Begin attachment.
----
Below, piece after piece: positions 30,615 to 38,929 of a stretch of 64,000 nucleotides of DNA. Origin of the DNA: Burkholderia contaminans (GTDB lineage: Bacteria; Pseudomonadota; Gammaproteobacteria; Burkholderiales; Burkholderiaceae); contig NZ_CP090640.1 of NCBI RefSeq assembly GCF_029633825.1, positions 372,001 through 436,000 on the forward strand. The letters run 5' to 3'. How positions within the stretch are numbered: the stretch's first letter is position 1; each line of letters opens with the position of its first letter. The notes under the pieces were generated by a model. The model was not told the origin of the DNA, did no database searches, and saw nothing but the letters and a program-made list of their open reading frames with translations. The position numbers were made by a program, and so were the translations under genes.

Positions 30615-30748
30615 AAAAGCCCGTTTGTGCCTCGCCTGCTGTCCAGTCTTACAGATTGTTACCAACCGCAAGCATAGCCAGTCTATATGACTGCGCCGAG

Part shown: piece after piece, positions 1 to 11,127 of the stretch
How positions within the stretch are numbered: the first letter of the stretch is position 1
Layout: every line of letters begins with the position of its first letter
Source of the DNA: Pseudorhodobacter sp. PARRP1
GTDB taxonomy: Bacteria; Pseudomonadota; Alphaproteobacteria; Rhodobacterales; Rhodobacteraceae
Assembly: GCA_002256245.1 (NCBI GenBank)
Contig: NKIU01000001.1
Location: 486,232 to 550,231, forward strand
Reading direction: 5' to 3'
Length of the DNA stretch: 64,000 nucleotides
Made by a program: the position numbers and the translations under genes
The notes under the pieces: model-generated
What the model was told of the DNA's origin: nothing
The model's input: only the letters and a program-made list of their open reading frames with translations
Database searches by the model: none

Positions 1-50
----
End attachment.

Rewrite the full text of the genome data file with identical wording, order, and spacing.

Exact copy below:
Below, piece after piece: positions 30,615 to 38,929 of a stretch of 64,000 nucleotides of DNA. Origin of the DNA: Burkholderia contaminans (GTDB lineage: Bacteria; Pseudomonadota; Gammaproteobacteria; Burkholderiales; Burkholderiaceae); contig NZ_CP090640.1 of NCBI RefSeq assembly GCF_029633825.1, positions 372,001 through 436,000 on the forward strand. The letters run 5' to 3'. How positions within the stretch are numbered: the stretch's first letter is position 1; each line of letters opens with the position of its first letter. The notes under the pieces were generated by a model. The model was not told the origin of the DNA, did no database searches, and saw nothing but the letters and a program-made list of their open reading frames with translations. The position numbers were made by a program, and so were the translations under genes.

Positions 30615-30748
30615 AAAAGCCCGTTTGTGCCTCGCCTGCTGTCCAGTCTTACAGATTGTTACCAACCGCAAGCATAGCCAGTCTATATGACTGCGCCGAG

Part shown: piece after piece, positions 1 to 11,127 of the stretch
How positions within the stretch are numbered: the first letter of the stretch is position 1
Layout: every line of letters begins with the position of its first letter
Source of the DNA: Pseudorhodobacter sp. PARRP1
GTDB taxonomy: Bacteria; Pseudomonadota; Alphaproteobacteria; Rhodobacterales; Rhodobacteraceae
Assembly: GCA_002256245.1 (NCBI GenBank)
Contig: NKIU01000001.1
Location: 486,232 to 550,231, forward strand
Reading direction: 5' to 3'
Length of the DNA stretch: 64,000 nucleotides
Made by a program: the position numbers and the translations under genes
The notes under the pieces: model-generated
What the model was told of the DNA's origin: nothing
The model's input: only the letters and a program-made list of their open reading frames with translations
Database searches by the model: none

Positions 1-50